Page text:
Author: Elizabeth Lim
My rating: 4.6 stars
Shiori lives the happy carefree life of a rich princess, her only worry that anyone discover she can wield magic. Until the day she discovers her stepmother’s true nature, and Shiori and her brothers are cursed. While Shiori can’t speak without killing her brothers, her six brothers are cursed to spend their days as cranes. Banished by magic far from the palace, Shiori and her brothers search for each other and for a way to free themselves from their stepmother’s curse.
This book was an immersive experience. The writing, like others by this author, consists of a lush prose that’s very easy to read and really pulls you into the story. It’s set somewhere in Asia, and the plot is based on the fairy tale of the princess and the six cranes. I’m not overly familiar with that tale, but I know enough to say that this presented a unique and wonderful spin over the original.
Shiori had a good character arc throughout the story, maturing nicely through her trials. I especially enjoyed the plot twists presented within. Not everything or everyone turns out based on first impressions. Additionally, hers wasn’t the only character given a voice. All of her brothers (six of them, if that wasn’t obvious), while only side characters, each had their own personalities. And I loved the complex relationship Shiori and her family had with their stepmother. It wasn’t the simple wicked stepmother story from every fairytale. There was so much more to their relationship, like you’d expect with a real stepparent and their new family.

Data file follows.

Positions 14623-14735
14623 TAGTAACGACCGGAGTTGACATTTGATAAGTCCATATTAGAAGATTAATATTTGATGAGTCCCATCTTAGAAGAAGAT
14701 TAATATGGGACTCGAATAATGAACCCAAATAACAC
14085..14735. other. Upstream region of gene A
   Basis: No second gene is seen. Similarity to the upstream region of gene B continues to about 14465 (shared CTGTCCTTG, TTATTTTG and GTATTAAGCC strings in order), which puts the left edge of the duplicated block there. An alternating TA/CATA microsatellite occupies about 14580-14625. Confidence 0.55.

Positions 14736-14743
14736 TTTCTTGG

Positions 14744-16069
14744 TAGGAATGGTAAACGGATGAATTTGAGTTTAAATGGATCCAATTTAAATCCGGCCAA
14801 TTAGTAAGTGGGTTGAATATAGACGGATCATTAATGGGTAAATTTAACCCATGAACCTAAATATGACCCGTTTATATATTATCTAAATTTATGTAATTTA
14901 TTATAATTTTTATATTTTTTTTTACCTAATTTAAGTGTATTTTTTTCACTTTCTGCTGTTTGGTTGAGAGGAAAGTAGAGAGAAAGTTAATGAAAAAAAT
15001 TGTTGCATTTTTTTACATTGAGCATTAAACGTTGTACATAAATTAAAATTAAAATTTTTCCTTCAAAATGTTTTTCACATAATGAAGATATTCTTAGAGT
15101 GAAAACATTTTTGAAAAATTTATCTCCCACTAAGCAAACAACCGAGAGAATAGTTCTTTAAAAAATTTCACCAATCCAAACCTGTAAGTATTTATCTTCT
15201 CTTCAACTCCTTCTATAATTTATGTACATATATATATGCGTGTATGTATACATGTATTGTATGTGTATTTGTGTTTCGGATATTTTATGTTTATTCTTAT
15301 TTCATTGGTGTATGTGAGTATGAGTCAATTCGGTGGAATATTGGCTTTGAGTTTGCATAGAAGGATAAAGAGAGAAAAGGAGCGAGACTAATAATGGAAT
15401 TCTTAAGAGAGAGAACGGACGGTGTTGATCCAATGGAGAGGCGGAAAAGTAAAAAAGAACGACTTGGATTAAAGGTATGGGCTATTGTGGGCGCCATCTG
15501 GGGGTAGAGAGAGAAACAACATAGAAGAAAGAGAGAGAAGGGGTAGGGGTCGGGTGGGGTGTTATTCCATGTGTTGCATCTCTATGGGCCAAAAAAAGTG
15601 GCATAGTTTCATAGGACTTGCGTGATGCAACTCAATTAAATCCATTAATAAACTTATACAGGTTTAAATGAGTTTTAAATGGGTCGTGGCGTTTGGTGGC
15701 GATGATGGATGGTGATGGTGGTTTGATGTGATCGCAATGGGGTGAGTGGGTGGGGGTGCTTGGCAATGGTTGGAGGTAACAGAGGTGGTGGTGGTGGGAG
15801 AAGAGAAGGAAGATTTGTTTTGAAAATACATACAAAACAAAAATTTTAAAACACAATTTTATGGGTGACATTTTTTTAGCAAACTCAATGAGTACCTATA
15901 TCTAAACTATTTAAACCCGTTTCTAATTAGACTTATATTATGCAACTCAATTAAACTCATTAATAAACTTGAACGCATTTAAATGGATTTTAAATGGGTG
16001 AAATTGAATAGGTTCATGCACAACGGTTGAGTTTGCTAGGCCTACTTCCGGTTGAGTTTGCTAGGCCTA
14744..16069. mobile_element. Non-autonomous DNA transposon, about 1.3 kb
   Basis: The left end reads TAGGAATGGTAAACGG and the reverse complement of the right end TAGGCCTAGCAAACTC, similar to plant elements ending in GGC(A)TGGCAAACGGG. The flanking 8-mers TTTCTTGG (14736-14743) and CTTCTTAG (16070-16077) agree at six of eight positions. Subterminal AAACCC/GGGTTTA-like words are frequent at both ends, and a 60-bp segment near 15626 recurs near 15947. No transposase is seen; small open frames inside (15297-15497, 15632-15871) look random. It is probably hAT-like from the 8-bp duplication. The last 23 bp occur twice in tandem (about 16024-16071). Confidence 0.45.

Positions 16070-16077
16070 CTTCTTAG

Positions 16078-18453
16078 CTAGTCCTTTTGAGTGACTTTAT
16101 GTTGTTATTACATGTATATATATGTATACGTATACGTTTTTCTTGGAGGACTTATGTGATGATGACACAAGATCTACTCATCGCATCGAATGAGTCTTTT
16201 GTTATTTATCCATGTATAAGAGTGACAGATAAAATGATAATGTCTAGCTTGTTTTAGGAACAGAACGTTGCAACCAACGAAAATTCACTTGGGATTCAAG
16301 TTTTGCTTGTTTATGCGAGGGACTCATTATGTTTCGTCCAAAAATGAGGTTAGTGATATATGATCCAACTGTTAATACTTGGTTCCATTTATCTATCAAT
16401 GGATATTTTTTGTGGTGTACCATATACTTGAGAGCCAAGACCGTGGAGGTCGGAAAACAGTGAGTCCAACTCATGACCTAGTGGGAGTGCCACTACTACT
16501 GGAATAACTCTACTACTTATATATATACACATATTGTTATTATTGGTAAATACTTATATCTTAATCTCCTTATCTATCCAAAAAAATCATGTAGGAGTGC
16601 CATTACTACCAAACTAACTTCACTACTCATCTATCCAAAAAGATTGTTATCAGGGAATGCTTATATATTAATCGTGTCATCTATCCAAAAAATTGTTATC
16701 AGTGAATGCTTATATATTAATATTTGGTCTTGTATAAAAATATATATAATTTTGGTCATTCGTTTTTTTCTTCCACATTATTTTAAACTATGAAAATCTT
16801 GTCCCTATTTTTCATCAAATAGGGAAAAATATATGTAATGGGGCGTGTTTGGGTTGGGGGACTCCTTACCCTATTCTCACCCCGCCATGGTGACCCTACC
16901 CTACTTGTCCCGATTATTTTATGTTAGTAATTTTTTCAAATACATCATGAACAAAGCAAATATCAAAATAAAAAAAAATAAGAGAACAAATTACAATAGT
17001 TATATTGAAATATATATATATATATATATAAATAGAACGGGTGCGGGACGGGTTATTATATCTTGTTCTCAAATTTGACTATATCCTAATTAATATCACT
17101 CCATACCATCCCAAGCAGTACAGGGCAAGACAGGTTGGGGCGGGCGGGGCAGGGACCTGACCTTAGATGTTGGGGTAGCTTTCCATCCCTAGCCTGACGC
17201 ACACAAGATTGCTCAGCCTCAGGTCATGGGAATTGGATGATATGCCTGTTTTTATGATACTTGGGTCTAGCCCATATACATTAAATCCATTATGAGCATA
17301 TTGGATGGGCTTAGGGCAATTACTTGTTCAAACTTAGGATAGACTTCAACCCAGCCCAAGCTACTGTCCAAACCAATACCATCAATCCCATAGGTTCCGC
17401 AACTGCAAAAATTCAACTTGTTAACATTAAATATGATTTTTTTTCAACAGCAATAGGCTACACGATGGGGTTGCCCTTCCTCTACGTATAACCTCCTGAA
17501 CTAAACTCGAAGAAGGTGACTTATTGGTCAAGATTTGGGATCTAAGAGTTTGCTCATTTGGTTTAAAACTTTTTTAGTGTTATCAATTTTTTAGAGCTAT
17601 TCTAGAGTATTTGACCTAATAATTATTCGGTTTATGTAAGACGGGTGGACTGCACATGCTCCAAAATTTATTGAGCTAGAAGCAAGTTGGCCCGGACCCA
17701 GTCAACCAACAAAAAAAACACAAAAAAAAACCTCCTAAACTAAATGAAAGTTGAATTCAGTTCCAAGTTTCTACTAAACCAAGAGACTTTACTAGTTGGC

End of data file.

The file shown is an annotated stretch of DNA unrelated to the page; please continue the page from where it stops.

The writing was really good. It had me blinking back tears at some points.
I’ve only read one other book by this author, and while I loved the prose there too – it was hard to dislike the book with that prose – I thought it too YA with too much of a romance focus. There is a romance in the Six Crimson Cranes, but it’s more mature, and I enjoyed the slow build-up to their relationship, which has more in common with a deep friendship than with a relationship based on physical contact. Plus, it didn’t overtake the main plot, it merely enhanced the overall story as a wonderful sub-main plot. That’s not to say this can’t be a YA book. It can appeal to both a teen and older audience.
This was a great Asian inspired fantasy book. Most of the issues were wrapped up in this first book, but several new problems cropped up at the end, paving the way for a sequel. I expect that will be worth the wait.